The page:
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dc.contributor.authorCavina-Pratesi, C-
dc.contributor.authorKuhn, G-
dc.contributor.authorIetswaart, M-
dc.contributor.authorMilner, A D-
dc.identifier.citationPLoS ONE 6(2): e16568, Feb 2011en_US
dc.descriptionThis is an open access article, with the official published version at the link below.en_US
dc.description.abstractBackground: Most of us are poor at faking actions. Kinematic studies have shown that when pretending to pick up imagined objects (pantomimed actions), we move and shape our hands quite differently from when grasping real ones. These differences between real and pantomimed actions have been linked to separate brain pathways specialized for different kinds of visuomotor guidance. Yet professional magicians regularly use pantomimed actions to deceive audiences. Methodology and Principal Findings: In this study, we tested whether, despite their skill, magicians might still show kinematic differences between grasping actions made toward real versus imagined objects. We found that their pantomimed actions in fact closely resembled real grasps when the object was visible (but displaced) (Experiment 1), but failed to do so when the object was absent (Experiment 2). Conclusions and Significance: We suggest that although the occipito-parietal visuomotor system in the dorsal stream is designed to guide goal-directed actions, prolonged practice may enable it to calibrate actions based on visual inputs displaced from the action.en_US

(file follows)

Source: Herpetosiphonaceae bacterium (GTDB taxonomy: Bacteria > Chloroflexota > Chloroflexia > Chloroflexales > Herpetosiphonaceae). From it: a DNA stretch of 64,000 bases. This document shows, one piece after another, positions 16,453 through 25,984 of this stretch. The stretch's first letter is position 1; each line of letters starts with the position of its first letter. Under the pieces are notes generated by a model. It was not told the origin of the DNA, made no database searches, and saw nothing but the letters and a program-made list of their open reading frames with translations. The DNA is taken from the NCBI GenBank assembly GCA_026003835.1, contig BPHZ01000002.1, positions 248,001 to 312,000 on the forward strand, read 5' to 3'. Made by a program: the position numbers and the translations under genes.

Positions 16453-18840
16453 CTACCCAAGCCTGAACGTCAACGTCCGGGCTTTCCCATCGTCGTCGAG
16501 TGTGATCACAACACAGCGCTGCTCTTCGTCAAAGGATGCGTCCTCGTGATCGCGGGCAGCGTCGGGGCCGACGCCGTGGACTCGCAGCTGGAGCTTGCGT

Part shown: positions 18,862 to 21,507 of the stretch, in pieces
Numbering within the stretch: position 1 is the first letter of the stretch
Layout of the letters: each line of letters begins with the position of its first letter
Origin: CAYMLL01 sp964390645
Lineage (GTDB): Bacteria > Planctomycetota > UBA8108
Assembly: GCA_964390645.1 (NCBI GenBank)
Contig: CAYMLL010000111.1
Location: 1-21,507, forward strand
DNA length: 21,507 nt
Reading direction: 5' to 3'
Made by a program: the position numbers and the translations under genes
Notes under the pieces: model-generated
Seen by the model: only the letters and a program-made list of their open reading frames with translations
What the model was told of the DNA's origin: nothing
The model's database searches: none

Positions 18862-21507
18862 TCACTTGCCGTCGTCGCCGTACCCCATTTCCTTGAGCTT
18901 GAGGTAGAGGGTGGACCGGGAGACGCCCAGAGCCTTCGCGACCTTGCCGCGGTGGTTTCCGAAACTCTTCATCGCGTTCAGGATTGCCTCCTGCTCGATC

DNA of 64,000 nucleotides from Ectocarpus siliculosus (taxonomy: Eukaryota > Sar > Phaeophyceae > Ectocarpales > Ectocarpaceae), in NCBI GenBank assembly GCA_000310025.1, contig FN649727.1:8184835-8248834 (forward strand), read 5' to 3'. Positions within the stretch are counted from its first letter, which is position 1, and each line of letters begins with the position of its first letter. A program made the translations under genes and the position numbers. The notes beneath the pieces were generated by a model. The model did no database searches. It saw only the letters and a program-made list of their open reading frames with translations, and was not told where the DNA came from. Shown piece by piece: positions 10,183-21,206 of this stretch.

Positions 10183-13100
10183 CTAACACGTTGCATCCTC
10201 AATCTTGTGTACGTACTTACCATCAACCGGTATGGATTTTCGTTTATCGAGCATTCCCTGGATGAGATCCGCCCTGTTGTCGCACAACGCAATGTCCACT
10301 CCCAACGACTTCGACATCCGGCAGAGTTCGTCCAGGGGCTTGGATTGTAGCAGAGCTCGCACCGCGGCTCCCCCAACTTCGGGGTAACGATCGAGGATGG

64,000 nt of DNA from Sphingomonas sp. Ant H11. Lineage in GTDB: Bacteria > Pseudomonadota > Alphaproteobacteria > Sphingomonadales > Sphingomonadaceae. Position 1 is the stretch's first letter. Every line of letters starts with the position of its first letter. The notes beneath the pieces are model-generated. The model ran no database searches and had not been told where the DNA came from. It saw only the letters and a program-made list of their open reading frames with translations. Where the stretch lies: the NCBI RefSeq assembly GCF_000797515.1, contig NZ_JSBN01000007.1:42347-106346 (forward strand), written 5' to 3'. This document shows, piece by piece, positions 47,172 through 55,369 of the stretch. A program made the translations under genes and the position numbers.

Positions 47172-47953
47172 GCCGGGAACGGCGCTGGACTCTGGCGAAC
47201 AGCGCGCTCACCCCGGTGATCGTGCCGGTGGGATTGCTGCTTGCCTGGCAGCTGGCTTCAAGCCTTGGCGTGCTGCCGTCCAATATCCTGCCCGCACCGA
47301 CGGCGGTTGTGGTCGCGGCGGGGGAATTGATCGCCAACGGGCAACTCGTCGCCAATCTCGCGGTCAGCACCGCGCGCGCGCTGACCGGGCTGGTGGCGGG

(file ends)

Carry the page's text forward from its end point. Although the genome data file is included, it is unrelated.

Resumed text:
dc.description.sponsorshipThe study was supported by the Medical Research Council (G0401090).en_US
dc.publisherPublic Library of Scienceen_US
dc.titleThe magic grasp: Motor expertise in deceptionen_US
dc.typeResearch Paperen_US
Appears in Collections:Psychology
Dept of Life Sciences Research Papers

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